There’s also the question of access. The more famous the face, the more difficult it might be for a startup’s CEO to talk to the board member. “I’ve seen situations where board members are on the phone three times a week with a CEO,” Wendle says. “Other times you have to plead with a board to even talk to you.”
Says Salmi, “Board members are only good if they contribute. Name value can be good for a press release, but if we’re compensating them, they better have a pretty strong interest in helping the business.”
Biondi welcomes the calls, but says that the level of his involvement with any particular company comes in cycles. “When a company is out raising money, it tends to get very active,” Biondi says. “People want to talk to you. They want a candid appraisal of the management and the problems. I tell them use me as much as you want. Some people don’t need quite as much hand-holding as others, but if it strengthens the company, I’m all for it.”
In an industry that has long looked down upon anything technology related, why is it that Hollywood execs are suddenly choosing to make the leap into a tech play’s boardroom, especially when they have little experience using even a Web site? The same could be asked about Silicon Valley’s movers and shakers, who could have trouble naming the director of “Jurassic Park,” moving to Hollywood.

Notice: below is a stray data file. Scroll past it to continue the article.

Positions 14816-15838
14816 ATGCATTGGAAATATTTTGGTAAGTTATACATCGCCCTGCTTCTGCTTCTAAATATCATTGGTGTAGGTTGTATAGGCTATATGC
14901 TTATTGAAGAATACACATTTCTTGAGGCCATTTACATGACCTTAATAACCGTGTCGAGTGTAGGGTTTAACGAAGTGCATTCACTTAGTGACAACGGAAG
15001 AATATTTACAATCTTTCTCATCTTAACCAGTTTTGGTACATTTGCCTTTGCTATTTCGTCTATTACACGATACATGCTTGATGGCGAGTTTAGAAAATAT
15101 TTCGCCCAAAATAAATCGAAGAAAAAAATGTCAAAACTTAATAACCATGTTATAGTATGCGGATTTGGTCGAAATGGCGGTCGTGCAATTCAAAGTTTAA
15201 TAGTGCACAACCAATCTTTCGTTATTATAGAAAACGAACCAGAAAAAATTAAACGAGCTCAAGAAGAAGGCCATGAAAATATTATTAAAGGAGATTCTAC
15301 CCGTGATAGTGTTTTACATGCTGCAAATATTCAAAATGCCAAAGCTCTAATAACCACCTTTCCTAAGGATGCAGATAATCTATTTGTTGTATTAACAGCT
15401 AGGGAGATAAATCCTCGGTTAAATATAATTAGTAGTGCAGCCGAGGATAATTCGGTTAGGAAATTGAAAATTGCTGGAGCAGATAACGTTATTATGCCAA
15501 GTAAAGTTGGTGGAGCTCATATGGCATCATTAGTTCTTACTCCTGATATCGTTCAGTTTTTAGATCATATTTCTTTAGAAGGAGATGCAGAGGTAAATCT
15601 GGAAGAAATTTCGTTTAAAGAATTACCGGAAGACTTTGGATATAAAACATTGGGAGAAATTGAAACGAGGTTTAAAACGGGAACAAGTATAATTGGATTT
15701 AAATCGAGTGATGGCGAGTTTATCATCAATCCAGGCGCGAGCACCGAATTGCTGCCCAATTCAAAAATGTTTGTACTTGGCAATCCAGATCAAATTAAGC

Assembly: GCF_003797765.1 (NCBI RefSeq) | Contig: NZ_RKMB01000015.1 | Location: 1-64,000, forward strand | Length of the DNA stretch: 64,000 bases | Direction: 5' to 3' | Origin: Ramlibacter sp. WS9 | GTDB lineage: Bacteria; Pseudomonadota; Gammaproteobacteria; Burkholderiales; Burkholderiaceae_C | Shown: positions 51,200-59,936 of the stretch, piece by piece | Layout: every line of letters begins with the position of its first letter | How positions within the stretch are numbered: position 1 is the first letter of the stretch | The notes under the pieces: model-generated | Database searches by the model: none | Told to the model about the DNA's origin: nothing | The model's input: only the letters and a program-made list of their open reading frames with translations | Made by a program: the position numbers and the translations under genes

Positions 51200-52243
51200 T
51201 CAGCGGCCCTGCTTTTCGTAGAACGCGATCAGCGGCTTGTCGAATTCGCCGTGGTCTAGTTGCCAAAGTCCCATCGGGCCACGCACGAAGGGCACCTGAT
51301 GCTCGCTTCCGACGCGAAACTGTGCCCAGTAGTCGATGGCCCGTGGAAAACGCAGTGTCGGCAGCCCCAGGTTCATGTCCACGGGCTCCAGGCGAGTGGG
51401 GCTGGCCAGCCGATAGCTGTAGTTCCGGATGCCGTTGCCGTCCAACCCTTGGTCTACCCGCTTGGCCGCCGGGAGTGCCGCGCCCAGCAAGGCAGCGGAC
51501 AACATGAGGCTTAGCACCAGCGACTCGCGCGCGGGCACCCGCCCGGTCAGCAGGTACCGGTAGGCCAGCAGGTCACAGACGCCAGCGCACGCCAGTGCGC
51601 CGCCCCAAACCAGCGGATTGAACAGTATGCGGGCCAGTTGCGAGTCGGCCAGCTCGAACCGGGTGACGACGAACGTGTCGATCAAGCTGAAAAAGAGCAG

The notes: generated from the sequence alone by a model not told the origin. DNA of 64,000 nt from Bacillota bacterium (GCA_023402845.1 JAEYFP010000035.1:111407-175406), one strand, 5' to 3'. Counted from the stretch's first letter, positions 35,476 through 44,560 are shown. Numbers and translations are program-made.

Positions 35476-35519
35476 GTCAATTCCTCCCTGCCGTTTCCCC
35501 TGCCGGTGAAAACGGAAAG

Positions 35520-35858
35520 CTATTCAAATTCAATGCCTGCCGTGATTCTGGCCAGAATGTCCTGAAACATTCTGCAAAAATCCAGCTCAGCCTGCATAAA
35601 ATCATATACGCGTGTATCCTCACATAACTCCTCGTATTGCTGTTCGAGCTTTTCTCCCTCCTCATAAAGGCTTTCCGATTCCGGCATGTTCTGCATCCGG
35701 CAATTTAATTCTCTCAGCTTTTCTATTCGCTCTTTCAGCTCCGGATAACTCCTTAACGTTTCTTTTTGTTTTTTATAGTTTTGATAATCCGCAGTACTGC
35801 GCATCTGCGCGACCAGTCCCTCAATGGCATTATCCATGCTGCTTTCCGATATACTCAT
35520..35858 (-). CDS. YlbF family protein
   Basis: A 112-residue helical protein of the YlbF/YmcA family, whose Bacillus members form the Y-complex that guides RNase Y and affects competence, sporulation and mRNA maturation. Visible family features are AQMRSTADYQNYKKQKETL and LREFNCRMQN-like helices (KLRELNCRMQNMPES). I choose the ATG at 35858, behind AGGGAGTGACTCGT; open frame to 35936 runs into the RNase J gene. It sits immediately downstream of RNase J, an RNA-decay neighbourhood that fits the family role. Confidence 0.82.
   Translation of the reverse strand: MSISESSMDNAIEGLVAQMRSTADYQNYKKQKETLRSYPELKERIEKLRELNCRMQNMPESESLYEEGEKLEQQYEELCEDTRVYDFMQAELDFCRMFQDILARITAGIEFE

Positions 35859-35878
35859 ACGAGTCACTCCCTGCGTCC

“The Internet is a brand new sandbox to play in,” Warren Littlefield has said. He is a board member of Web music company Launch Media and member of the AtomFilms’ advisory board.
Yet a famous name doesn’t necessarily guarantee success.
Fresh out of the Warner Bros. gates, Terry Semel’s first investment and board member outing ended in disaster. The well-respected exec invested $2 million in Gen-Y Netcaster Digital Entertainment Network only to see the site shuttered by money woes, management mishandlings and even worse, a PR nightmare of sexual abuse charges filed against executives by its young employees.
Semel is now forming Windsor Media to try his hand once more at the Web investment game, although he plans to steer clear of online entertainment. His first move: To support the yet-to-be-revealed startup being formed by former Entertaindom.com execs Jim Moloshok, Jim Banister and Jeff Weiner.
Like most investors or A-list board members, Biondi did not guarantee instant success to a company with him on the board. He also doesn’t guarantee major hits for himself. Biondi has yet to see any return on his investments. The dot-com space, especially in terms of entertainment, is still in its fledgling stages. It’s still too early to declare hit or miss.
“We’re new at this,” Biondi says. “If companies are trying to seriously interface with the traditional media companies out there, they pretty much need someone who can at least guide them and tell them who are the people who get it. It can be a big help. Whether in the end it changes the fortunes of the companies, is another matter. I can get you in the door. After that, you’re on your own. We can only take you so far.”